What is a bond (debenture) and what are its features?

A bond is a long-term debt instrument, such as security usually redeemable after a certain period of maturity. The bond is issued by a party, such as the government to raise money. All bonds are not the same in nature. Some bonds may not be redeemable all the time and could be redeemed after maturity as well.

Bonds issued by the government are free from risk and the government will always pay the interest which is low in terms of public and private bonds. Public bonds are also quite dependable but they are not free from default. Private-sector bonds offer the best returns, but they are the riskiest among all the types of bonds.

Features of a Bond

Here are the major features of a bond −

  • Face Value − It is the price of a bond at par. The face value is often calculated as units of INR 100 or INR 1,000. The interest of a bond is paid on the face value of the bond. The face value is an important factor because investments are done depending on the face value of the bonds (debentures).

  • Interest Rate − The interest rate is probably the most important feature of a bond as investors want to be paid the most from their investment. The interest rates are offered on the face value of a bond. The interest rates are tax-deductible in India. The interest rate is also known as coupon rate where coupons refer to the detachable rate of interest.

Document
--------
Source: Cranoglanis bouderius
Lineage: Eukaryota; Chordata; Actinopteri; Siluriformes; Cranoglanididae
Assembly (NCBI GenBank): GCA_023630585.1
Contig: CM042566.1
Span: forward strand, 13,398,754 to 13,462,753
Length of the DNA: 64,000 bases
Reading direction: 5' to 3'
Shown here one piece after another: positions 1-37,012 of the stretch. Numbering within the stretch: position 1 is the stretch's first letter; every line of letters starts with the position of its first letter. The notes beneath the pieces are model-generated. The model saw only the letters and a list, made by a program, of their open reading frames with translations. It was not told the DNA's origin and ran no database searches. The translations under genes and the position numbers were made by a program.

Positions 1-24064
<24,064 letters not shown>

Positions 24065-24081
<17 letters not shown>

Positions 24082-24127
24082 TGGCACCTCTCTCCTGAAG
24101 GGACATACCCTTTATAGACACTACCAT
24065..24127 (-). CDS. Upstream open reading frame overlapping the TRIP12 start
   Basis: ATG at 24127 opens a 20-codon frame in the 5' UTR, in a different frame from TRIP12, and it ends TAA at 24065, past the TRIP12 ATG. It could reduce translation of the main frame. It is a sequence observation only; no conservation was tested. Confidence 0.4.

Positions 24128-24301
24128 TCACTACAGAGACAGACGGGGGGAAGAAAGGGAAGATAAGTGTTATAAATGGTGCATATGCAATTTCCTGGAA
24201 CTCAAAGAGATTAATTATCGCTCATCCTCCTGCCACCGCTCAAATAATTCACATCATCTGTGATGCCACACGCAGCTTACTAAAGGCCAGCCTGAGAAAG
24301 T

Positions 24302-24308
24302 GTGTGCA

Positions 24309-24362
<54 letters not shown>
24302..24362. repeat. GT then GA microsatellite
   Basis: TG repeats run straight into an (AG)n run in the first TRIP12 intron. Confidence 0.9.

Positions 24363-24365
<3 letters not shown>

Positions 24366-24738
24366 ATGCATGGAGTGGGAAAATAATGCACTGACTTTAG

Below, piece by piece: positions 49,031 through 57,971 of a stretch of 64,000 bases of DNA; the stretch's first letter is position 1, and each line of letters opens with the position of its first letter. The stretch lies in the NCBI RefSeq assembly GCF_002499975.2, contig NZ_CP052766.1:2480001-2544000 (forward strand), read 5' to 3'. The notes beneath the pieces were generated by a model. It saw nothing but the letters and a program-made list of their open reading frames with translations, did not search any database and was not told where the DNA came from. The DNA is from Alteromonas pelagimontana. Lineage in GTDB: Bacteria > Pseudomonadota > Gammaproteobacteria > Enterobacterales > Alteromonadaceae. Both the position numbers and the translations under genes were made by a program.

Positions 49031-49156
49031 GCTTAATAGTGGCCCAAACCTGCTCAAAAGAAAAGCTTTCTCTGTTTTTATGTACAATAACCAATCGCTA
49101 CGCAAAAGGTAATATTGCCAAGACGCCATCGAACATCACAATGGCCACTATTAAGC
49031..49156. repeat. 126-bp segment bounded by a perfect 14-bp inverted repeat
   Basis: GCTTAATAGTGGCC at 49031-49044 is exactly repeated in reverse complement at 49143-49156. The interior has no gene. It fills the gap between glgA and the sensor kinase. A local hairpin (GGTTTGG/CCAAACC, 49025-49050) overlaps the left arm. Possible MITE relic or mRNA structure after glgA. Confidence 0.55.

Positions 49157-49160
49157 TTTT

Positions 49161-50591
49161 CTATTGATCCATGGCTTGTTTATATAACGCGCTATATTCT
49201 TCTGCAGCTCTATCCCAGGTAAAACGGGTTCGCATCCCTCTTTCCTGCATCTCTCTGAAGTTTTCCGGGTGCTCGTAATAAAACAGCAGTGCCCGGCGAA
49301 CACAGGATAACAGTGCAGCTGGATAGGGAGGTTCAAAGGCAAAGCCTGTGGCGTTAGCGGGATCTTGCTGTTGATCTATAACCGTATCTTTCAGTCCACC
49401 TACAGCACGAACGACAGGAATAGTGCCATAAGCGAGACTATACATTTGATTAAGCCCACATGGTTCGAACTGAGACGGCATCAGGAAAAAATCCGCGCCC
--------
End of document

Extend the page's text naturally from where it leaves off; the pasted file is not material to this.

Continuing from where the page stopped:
• Maturity − A bond or debenture is usually formed for a certain period of time known as maturity. The interest rates plus the principal is paid back to the investor on maturity.

  • Redemption Value − Redemption value is the value paid to the investor after maturity. The bonds and debentures may get a premium or a discount on their face value during the time of redemption.

  • Market Value − The debentures may be bought or sold in the share market. The value of the debenture may be different from the face value or the redemption value of the bond.

Points to Note

  • Many people invest in government-backed bonds as their future investments as the payment is secured over the entire lifetime of the bond. The government is also liable to pay the given returns as mentioned in the bond prospectus and they usually don't move away from their roles.

  • The market rate is not the redemption rate of a bond. The market rate is the rate at which the bond is traded at the market.